The ongoing supply chain disruption stemming from ports in Southern California has led to a sweeping change to keep ports open for 24 hours, seven days a week in order to “unclog the supply chain,” according to the Wall Street Journal.
Both the ports of Long Beach and Los Angeles have pledged to shift operations to 24/7, with both ports already operating well outside of traditional working hours in more than one terminal, and major brands have committed to moving and processing a certain amount of shipping containers in order to ease the latest supply chain issue.
This is at least the second major supply chain disruption related to the pandemic – with the first relating to a sharp rise in e-Commerce battling against a workforce shortage in both the manufacturing and supply chain sectors. Since late summer, an combination of rising costs, workforce shortages, and residual ripple effects of the primary disruption have created a second wave of disruption.
With one historic issue after another interrupting the highly important global supply chain, the need to digitally transform is growing more and more crucial.
The Internet of Things (IoT) is positioned to help achieve a nimbler supply chain by delivering high-value insight into how and where assets move. By aggregating data from the time goods leave a manufacturing or OEM floor to the destination by leveraging sensors, several key benefits can be reached:
Real-time tracking: With real-time tracking, data fed into a user interface can provide detail into the exact location of a shipment. Sensors can further be leveraged to detect temperature, tilt, and shock for more high-value or cold chain goods.
Automation: Specifically related to warehouse activities, automation can cut down on costs, the need for workforce, and errors. But in order to rely on automation, accurate and consistent data is needed.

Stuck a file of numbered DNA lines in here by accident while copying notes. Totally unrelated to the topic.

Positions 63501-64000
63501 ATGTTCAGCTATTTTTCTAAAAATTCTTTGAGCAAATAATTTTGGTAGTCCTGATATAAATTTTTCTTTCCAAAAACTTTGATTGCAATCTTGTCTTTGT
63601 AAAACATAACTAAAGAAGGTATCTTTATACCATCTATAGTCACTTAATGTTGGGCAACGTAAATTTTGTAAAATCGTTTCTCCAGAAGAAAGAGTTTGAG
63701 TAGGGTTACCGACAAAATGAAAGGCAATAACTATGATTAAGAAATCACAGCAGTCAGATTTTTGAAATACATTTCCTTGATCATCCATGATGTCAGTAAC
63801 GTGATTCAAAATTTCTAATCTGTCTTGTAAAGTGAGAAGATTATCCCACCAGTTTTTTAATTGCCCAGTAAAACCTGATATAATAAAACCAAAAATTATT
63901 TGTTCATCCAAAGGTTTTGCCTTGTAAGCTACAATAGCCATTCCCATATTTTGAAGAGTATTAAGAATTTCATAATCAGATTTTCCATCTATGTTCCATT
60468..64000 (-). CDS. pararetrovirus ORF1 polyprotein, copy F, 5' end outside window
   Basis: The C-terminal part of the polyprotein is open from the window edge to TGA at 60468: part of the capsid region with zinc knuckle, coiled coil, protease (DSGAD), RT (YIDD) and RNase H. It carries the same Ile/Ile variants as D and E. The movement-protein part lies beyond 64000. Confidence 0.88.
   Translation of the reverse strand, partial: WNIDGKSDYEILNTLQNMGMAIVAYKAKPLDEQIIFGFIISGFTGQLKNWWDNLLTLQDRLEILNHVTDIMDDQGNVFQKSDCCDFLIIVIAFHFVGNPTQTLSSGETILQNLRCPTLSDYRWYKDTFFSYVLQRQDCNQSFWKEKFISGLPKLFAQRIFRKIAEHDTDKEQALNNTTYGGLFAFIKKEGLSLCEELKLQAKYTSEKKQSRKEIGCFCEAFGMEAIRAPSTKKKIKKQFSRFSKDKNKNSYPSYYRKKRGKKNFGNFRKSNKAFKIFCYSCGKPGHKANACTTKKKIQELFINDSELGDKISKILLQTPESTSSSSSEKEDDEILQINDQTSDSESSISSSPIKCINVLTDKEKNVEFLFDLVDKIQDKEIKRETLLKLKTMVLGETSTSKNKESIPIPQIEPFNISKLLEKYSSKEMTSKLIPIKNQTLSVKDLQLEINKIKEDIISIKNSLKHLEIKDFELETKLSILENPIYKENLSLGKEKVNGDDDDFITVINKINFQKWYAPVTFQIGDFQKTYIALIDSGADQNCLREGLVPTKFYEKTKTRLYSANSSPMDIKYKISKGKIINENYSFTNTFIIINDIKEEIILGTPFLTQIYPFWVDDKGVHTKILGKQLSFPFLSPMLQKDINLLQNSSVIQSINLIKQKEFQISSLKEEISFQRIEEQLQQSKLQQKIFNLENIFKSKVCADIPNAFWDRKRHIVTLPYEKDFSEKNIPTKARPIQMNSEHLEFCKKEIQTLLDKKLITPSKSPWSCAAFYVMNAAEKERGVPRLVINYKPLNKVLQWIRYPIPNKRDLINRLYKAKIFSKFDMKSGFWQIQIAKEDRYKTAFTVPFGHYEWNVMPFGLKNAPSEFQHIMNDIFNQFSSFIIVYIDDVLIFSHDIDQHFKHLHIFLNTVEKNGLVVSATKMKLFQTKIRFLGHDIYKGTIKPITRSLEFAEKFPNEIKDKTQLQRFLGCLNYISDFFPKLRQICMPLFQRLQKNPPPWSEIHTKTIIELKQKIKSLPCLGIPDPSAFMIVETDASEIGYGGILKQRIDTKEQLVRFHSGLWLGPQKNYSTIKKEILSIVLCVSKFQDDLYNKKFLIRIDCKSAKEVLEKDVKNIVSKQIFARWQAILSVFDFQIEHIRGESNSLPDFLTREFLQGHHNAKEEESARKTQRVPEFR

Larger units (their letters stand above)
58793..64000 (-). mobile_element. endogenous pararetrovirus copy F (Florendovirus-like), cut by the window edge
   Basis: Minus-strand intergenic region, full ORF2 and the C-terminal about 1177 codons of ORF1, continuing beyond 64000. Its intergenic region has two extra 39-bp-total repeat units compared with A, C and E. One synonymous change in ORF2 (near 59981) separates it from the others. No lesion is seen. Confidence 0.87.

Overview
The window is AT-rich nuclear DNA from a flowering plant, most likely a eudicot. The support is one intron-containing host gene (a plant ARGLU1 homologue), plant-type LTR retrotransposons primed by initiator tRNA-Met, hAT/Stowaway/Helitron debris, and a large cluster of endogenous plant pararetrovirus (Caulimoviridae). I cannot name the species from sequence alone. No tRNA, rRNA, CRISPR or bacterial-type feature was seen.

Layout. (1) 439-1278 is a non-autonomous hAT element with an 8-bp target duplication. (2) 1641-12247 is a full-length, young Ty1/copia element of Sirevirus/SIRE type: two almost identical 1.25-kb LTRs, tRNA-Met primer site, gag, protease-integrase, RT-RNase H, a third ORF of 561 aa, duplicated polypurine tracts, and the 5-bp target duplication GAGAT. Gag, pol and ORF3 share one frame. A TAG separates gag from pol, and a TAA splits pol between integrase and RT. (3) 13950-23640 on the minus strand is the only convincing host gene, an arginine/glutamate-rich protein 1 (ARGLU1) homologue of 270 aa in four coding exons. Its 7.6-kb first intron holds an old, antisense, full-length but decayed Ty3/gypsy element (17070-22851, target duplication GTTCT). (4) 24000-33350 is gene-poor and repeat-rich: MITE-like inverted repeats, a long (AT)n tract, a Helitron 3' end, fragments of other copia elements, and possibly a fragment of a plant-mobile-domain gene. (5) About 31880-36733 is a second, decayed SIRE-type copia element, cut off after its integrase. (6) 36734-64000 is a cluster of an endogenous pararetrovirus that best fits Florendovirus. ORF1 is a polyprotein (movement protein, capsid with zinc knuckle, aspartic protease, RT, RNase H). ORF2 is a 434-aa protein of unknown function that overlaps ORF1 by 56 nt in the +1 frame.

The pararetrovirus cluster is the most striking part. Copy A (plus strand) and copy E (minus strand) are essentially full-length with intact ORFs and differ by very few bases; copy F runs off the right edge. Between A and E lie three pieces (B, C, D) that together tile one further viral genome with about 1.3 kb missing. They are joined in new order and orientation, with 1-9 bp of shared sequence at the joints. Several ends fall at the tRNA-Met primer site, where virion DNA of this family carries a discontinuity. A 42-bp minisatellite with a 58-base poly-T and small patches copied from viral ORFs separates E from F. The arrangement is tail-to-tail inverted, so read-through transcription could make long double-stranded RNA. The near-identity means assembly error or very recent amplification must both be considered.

Forecasting demand and inventory control: With sensors that monitor inventory positions and stock levels, and the data collection that slows from proper demand, the supply chain flow can be more optimized with more data-based, informed decision making.
Contingency planning: Interruptions in the supply chain are going to happen, but having data at hand can help mitigate challenges with a comprehensive and agile contingency plan.
No matter what may be causing supply chain disruption, the ability to have greater visibility and move with issues instead of against them can lessen some of the challenges that have occurred in 2020 and 2021 with supply chains.
With enhanced shipment visibility and security, KORE Assets solutions provides the information you need to keep your goods under control in transit. We help reduce losses, mitigate gaps in visibility, and increase efficiency by offering the products and services you need to implement robust systems for container identification, global location information, cargo monitoring and feedback, and security alerts.
Experts in IoT connectivity, KORE can build a strategic smart supply chain solution for global, multi-modal supply chains so that whether your goods travel by air, road, or sea – or a combination of all three – we’ve got you covered.
Learn more about smart supply chains in our on-demand webinar, “Creating a Connected Supply Chain.”
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